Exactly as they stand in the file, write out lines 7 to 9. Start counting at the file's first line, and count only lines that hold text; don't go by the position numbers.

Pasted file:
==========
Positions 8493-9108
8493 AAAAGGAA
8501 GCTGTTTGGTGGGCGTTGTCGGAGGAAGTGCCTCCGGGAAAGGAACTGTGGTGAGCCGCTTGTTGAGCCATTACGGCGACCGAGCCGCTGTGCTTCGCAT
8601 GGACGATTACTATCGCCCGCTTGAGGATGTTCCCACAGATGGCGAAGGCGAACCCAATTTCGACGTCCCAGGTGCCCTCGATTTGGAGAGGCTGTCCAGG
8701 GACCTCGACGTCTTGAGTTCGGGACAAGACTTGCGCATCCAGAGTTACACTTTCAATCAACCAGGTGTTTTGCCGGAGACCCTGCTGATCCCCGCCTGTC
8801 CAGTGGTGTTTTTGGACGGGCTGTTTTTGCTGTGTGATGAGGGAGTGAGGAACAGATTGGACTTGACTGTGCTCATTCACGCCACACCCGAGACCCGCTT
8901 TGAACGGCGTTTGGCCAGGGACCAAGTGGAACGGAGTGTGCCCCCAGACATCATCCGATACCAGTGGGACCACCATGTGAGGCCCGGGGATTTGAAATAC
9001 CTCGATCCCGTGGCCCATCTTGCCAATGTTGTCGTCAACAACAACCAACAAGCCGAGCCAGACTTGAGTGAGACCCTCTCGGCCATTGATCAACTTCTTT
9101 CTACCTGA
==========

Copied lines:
8901 TGAACGGCGTTTGGCCAGGGACCAAGTGGAACGGAGTGTGCCCCCAGACATCATCCGATACCAGTGGGACCACCATGTGAGGCCCGGGGATTTGAAATAC
9001 CTCGATCCCGTGGCCCATCTTGCCAATGTTGTCGTCAACAACAACCAACAAGCCGAGCCAGACTTGAGTGAGACCCTCTCGGCCATTGATCAACTTCTTT
9101 CTACCTGA